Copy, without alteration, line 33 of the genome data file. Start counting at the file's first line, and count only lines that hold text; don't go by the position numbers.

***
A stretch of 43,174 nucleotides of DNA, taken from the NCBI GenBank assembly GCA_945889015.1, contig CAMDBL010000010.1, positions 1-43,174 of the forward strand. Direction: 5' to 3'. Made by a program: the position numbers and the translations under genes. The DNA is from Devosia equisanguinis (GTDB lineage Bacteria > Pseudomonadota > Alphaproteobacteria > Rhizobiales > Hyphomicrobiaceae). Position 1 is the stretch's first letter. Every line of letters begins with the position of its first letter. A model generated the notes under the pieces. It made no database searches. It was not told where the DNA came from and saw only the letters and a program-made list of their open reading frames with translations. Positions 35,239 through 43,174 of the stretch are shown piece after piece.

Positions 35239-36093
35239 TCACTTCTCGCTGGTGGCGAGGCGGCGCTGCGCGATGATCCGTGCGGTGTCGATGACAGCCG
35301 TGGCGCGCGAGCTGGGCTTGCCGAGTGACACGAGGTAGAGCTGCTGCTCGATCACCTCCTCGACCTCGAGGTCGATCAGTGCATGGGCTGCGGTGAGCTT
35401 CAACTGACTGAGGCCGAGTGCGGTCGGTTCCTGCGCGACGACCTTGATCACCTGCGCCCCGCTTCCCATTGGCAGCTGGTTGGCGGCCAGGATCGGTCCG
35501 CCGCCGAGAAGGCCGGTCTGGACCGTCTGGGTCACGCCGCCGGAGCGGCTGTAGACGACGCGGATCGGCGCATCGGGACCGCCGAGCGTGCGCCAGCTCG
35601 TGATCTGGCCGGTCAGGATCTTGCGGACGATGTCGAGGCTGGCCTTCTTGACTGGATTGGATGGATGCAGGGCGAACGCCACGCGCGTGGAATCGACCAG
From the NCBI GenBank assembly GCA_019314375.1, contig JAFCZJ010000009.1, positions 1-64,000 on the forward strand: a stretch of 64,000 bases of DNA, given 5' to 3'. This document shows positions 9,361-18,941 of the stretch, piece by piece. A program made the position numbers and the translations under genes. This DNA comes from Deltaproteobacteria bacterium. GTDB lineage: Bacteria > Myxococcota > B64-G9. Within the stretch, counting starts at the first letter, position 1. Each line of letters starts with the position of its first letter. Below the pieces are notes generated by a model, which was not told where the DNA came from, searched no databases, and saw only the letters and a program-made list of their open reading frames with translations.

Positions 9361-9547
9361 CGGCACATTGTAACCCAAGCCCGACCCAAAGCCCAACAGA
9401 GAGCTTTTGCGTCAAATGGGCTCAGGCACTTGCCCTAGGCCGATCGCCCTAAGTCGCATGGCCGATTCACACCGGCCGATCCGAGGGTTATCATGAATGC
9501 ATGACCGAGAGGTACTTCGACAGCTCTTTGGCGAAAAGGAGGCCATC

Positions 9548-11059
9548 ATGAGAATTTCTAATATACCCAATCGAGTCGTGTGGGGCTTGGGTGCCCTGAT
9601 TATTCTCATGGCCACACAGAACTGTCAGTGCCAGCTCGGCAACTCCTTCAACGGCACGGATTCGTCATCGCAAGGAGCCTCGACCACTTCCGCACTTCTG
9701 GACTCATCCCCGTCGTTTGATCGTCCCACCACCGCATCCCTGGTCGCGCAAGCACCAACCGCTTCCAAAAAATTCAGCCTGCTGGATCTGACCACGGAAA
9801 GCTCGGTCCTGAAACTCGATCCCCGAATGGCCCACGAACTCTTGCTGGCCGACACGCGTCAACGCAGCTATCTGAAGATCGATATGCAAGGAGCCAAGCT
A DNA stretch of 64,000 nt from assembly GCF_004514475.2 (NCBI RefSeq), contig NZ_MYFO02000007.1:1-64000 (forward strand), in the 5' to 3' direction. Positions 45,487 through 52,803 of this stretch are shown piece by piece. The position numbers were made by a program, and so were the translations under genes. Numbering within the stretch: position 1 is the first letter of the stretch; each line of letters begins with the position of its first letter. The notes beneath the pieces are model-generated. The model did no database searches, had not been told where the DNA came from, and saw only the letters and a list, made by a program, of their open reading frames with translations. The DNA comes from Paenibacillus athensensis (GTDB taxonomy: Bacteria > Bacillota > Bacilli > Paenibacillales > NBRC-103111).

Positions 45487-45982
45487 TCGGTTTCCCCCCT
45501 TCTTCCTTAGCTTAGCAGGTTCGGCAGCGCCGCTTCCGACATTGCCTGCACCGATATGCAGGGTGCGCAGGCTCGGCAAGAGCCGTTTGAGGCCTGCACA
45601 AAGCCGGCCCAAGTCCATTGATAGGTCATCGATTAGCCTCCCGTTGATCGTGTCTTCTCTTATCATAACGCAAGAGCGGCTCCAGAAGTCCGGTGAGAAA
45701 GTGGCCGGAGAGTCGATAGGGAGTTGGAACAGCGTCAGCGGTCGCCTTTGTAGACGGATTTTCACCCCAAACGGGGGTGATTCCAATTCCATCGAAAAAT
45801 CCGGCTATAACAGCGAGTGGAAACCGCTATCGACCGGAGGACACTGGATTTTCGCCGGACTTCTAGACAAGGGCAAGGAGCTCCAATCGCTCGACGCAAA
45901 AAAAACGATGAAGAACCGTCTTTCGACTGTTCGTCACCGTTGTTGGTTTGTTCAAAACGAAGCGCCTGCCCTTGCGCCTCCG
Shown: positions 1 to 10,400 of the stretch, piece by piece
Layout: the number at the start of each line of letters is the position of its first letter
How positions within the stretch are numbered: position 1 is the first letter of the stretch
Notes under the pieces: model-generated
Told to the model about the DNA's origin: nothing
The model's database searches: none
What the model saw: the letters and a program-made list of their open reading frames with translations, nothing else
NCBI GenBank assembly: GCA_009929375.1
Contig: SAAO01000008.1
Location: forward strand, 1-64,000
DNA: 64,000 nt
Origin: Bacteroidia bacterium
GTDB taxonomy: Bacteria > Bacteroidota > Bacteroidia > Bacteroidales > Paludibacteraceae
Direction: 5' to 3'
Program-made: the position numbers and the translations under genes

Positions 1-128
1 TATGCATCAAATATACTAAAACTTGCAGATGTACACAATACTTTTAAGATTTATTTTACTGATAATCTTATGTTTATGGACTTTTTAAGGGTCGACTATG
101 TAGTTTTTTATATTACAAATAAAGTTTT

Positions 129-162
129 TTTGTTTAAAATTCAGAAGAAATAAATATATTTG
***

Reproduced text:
NCBI GenBank assembly: GCA_009929375.1